In conversations across eastern Iowa, Democratic voters acknowledged a feeling of whiplash after a midterm campaign defined largely by the success of women and people of color. Many of those interviewed seemed almost resigned to having a white male nominee, reserving their angst for what they view as a greater priority than diversity atop the Democratic ticket: defeating Mr. Trump.

“It’s important to appeal to Republicans. I don’t know if a minority candidate can do that,” Catherine Rohret, who will turn 18 in June, said moments after watching Mr. O’Rourke campaign in Waterloo, Iowa. “It hurts me to say because I’m a black woman. I would love to see a woman candidate.”

Rachel Cox, 35, from Iowa City, seemed exultant despite frigid temperatures moments after meeting Mr. O’Rourke at a St. Patrick’s Day 5K in North Liberty, Iowa. A former Texan who waited until after the 2018 midterms to switch her registration to Iowa — so she could vote for Mr. O’Rourke — Ms. Cox said that a white male candidate might be better positioned to build a winning coalition.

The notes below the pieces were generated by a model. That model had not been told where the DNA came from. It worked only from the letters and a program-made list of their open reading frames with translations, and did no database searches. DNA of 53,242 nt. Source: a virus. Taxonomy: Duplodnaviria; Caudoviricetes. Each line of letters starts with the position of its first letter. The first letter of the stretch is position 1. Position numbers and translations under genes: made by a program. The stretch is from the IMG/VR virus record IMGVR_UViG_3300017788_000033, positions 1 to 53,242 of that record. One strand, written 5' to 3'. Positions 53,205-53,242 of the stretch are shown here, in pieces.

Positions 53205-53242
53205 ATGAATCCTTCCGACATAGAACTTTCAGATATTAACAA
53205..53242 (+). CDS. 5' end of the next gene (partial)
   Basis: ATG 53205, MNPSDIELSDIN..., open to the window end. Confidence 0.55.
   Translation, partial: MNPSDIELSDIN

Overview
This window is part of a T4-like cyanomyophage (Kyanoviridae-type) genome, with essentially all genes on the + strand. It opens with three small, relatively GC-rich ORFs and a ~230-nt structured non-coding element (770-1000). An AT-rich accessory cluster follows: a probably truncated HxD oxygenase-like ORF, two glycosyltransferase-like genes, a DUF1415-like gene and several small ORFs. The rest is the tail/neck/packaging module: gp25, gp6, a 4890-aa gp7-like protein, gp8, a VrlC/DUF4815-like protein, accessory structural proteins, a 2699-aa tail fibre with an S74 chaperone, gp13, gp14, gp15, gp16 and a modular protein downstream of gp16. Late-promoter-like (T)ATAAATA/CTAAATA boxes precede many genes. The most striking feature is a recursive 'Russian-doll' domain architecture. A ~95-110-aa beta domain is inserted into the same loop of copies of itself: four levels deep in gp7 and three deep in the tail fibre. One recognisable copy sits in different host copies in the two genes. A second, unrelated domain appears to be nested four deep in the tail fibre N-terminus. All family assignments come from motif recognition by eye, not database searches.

“There could be two sides to that story,” she said when asked if nominating another white man could depress turnout in some corners of the party. “Beto could bring a lot of moderate Republicans who are maybe a little bit averse to voting for women or voting for minorities.”

Ms. Cox had good reason to be concerned about the role of discrimination in voter choices. In several instances during Ms. Warren’s Southern tour, men who attended an event with the Massachusetts senator dismissed supporting her candidacy using sexist terminology.